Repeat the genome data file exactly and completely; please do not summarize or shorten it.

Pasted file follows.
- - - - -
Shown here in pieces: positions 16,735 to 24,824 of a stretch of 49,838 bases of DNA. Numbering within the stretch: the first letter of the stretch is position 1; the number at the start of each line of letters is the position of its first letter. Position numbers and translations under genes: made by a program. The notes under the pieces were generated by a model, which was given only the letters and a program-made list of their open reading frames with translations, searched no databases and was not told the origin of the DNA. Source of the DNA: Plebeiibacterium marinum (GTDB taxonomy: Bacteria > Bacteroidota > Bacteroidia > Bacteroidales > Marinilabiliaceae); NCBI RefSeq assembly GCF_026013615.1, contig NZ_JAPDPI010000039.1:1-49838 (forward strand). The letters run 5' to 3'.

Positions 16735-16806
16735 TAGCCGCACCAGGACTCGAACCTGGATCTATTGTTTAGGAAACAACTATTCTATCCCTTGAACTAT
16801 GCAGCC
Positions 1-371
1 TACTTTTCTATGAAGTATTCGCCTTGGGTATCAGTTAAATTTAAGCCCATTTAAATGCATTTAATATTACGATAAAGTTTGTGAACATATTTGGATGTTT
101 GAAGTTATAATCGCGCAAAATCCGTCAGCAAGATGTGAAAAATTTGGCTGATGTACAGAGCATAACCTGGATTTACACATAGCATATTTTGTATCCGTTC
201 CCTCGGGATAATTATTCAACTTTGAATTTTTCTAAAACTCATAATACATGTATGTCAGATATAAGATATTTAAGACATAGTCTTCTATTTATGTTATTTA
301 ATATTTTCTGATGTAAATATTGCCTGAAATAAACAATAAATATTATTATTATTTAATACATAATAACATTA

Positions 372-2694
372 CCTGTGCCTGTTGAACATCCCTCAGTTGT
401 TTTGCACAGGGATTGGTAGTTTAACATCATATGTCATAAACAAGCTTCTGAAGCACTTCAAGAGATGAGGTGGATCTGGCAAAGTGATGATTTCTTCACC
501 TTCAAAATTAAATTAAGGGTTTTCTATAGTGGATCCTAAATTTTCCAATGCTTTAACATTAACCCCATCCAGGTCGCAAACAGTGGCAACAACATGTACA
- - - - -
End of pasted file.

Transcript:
Shown here in pieces: positions 16,735 to 24,824 of a stretch of 49,838 bases of DNA. Numbering within the stretch: the first letter of the stretch is position 1; the number at the start of each line of letters is the position of its first letter. Position numbers and translations under genes: made by a program. The notes under the pieces were generated by a model, which was given only the letters and a program-made list of their open reading frames with translations, searched no databases and was not told the origin of the DNA. Source of the DNA: Plebeiibacterium marinum (GTDB taxonomy: Bacteria > Bacteroidota > Bacteroidia > Bacteroidales > Marinilabiliaceae); NCBI RefSeq assembly GCF_026013615.1, contig NZ_JAPDPI010000039.1:1-49838 (forward strand). The letters run 5' to 3'.

Positions 16735-16806
16735 TAGCCGCACCAGGACTCGAACCTGGATCTATTGTTTAGGAAACAACTATTCTATCCCTTGAACTAT
16801 GCAGCC
Positions 1-371
1 TACTTTTCTATGAAGTATTCGCCTTGGGTATCAGTTAAATTTAAGCCCATTTAAATGCATTTAATATTACGATAAAGTTTGTGAACATATTTGGATGTTT
101 GAAGTTATAATCGCGCAAAATCCGTCAGCAAGATGTGAAAAATTTGGCTGATGTACAGAGCATAACCTGGATTTACACATAGCATATTTTGTATCCGTTC
201 CCTCGGGATAATTATTCAACTTTGAATTTTTCTAAAACTCATAATACATGTATGTCAGATATAAGATATTTAAGACATAGTCTTCTATTTATGTTATTTA
301 ATATTTTCTGATGTAAATATTGCCTGAAATAAACAATAAATATTATTATTATTTAATACATAATAACATTA

Positions 372-2694
372 CCTGTGCCTGTTGAACATCCCTCAGTTGT
401 TTTGCACAGGGATTGGTAGTTTAACATCATATGTCATAAACAAGCTTCTGAAGCACTTCAAGAGATGAGGTGGATCTGGCAAAGTGATGATTTCTTCACC
501 TTCAAAATTAAATTAAGGGTTTTCTATAGTGGATCCTAAATTTTCCAATGCTTTAACATTAACCCCATCCAGGTCGCAAACAGTGGCAACAACATGTACA